DENVER — Erik Spoelstra isn’t exactly Dr. Seuss, but he almost sounds like a passage from “Green Eggs and Ham” when referencing the start of the NBA Finals.
“If Denver wants to tip this thing off at the top of Everest, we’ll do that,” the longtime Heat coach said of the much-discussed altitude that has caused problems for Denver Nuggets opponents through the playoffs.
“They’ve also got to come back to Miami. If you want to make it about that, we’ll turn off the air conditioning and they’ve got to play in 90-degree humidity, sap the s*** out of their legs.”
No matter where, Spoelstra is ready for the Finals to begin. And no matter where, Nikola Jokić will be ready and waiting to continue his path of destruction that has claimed many stars.
The best of the rest of LeBron James. Kevin Durant. A healthy Anthony Davis. All are in Jokić’s wake to date, in the throes of what will be viewed as a classic postseason run when it’s over: 29.9 points, 13.3 rebounds and 10.3 assists in 15 playoff games.
It’s possible given the end to the Heat-Celtics conference finals, Spoelstra has barely had a chance to consider the challenge Jokić presents. And through Spoelstra’s nearly two-decade run on the sidelines, he’s coached and stood against some unique players in high-stakes playoff games.
Tim Duncan, Kevin Garnett, Giannis Antetokounmpo and now, Jokić. Duncan is the easy comp to Jokić, but it’s less about an on-court aesthetic and more on demeanor, deflecting attention and making teammates feel good.
On the floor, this is a different animal. Spoelstra is realistic, saying without prompting there’s not gonna be a Jokić stopper.
“He’s very unique,” Spolestra said during the Finals media day at Ball Arena on Wednesday afternoon. “He doesn’t really have any noticeable weaknesses in terms of his size, his skill set. He’s one of one in the myriad of ways that he can impact the game and impact winning.”
There’s a healthy respect Spoelstra has for the Nuggets, dating back to the Orlando bubble when both coaching staffs found themselves in the same fishing holes on the Disney campus — as if there were many other places to hang out during that time.
“When we saw them in the bubble, we thought, all right, this team is going to be doing basically what they’re doing this year, then up until now,” Spoelstra said. “We thought this would be a run for a long time. If [Jamal] Murray didn’t get hurt, they probably would have had a couple of Finals berths. That’s how great of a duo they are and a system Mike [Malone] and his staff have built that really fits.”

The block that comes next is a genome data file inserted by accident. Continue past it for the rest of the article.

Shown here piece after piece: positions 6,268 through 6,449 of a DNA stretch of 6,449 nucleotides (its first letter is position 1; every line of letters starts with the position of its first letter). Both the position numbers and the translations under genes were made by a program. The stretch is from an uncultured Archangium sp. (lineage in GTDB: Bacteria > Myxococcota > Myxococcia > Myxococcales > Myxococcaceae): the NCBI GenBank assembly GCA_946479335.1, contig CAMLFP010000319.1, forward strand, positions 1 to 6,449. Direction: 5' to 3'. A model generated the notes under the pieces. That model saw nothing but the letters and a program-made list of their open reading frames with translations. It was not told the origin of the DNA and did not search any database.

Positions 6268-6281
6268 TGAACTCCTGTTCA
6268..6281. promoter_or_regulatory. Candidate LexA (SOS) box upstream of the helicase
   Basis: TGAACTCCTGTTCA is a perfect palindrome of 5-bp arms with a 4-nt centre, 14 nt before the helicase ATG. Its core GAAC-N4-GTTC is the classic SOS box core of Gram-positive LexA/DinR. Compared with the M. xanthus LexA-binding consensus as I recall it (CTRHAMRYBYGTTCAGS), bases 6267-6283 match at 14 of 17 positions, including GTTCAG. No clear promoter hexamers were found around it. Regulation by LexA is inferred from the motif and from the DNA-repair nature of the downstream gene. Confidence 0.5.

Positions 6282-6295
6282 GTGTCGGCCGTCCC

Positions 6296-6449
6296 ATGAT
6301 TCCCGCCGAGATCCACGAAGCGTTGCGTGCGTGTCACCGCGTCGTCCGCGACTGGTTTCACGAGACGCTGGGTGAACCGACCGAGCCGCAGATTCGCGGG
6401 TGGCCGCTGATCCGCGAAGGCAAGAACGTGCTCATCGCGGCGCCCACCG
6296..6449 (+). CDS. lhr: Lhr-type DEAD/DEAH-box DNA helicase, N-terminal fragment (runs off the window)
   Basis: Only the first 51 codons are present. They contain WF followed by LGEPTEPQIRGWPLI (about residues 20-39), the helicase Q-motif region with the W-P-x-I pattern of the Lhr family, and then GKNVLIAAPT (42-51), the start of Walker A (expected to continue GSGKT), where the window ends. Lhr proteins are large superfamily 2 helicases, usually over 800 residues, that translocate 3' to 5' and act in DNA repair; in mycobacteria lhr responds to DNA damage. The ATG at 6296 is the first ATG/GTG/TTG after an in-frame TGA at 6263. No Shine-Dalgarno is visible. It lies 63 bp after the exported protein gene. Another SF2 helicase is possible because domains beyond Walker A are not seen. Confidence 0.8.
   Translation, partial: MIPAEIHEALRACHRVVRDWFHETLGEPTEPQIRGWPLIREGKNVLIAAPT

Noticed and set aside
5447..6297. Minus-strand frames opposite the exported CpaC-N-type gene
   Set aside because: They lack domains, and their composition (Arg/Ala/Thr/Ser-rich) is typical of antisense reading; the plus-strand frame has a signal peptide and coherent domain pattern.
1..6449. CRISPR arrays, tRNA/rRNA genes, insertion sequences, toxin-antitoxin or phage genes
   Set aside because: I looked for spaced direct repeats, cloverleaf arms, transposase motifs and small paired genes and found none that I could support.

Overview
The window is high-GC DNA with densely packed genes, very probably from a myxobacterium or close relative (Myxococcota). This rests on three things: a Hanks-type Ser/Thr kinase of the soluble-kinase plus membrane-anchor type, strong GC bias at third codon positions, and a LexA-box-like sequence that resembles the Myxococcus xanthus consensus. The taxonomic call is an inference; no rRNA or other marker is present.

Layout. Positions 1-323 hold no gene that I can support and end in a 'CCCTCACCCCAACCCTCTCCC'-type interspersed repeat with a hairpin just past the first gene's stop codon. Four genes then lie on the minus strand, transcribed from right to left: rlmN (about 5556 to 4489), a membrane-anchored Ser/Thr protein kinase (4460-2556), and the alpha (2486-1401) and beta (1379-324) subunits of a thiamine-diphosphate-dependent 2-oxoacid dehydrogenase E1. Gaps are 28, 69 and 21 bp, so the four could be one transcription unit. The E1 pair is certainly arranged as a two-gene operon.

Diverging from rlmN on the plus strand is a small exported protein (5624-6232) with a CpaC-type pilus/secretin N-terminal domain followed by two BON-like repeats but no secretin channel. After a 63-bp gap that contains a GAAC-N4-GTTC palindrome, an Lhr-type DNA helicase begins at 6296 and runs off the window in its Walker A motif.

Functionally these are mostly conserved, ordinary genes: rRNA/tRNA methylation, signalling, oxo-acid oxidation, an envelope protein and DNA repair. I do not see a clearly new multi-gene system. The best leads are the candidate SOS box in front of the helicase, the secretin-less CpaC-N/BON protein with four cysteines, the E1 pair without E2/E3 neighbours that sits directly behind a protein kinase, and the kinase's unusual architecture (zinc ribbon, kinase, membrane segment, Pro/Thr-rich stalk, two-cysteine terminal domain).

The Nuggets may be here a couple years behind their own plan, or behind what their talent dictates they should’ve arrived to this point, but this run has shown the seriousness no other team has matched.
The Heat happen to be the ones standing in front of them — or more germane to the discussion, one Bam Adebayo is standing in front of Jokić.
Considering the height and weight difference between the two, Jokić might eclipse Adebayo. There are at least two inches and 30 pounds, plus the type of 30 pounds Jokić will be throwing around.
Adebayo is one of the league’s most versatile defenders and best defenders at all points of the floor. But Jokić made quick work of Davis in the conference finals when Davis had been a bully for the first two rounds, playing as healthy and impactful as he had in years.
At times, he treated Davis as if he wasn’t there, knocking him off his spot and bulldozing his way to the rim, particularly on the go-ahead basket in the clinching Game 4 of the West finals. That’s what Spoelstra and Adebayo are up against — along with the Heat likely having to dust off Cody Zeller and Kevin Love, who were played off the floor in the Celtics series.
“Guarding him as a team with all five guys,” Heat forward Jimmy Butler said. “He does everything so well, and we’re going to have to be in the gaps, we’re going to have to gang rebound. We can’t have defensive lapses. We’re just going to have to get after it. I think at the end of the day, he’s a major key, as DJ Khaled would say, and we’re going to have to lock in.”
It may have to be a thing where the Heat let Jokić feast on whomever’s in front of him without double-teaming, and focus on closing out on the shooters — a cat-and-mouse game Spoelstra is more than happy to play.
“I feel like this is one of those series where he becomes very dangerous when you let his teammates get involved, and he can make those incredible passes and end up with 12 assists,” Adebayo said. “Make him take tough shots, force him into tough shots, and live with the result. That’s the biggest thing for me.”
That could mean eating 40, 50 points in a night from Jokić and having to stay out of foul trouble in the process. Adebayo struggled offensively against the handsy Celtics, so he’ll have to shore that up to at least give Jokić something to think about.
“Does it end in a win?” Adebayo replied when asked about having to absorb such a night from Jokić. “If it ends in a win, it doesn’t matter. You can talk about stats, you can talk about this guy did that, did this and that. But you know at the end of the day, they’re going to remember the people who won.”
Jokić is the reason Miami is a huge underdog in this series, just the way the Heat like it. And Miami has stolen the series opener on the road in all three playoff series to date — Milwaukee, New York and Boston.
“I think it’s not Bam against me or whatever, whoever. It’s Denver against Miami,” Jokić said. “We like to play team basketball. It’s not going to be me against him or anybody against anybody. I think that’s why it’s going to be interesting.”
Actually it’ll probably be Jokić against everybody.
Source: Yahoo Sports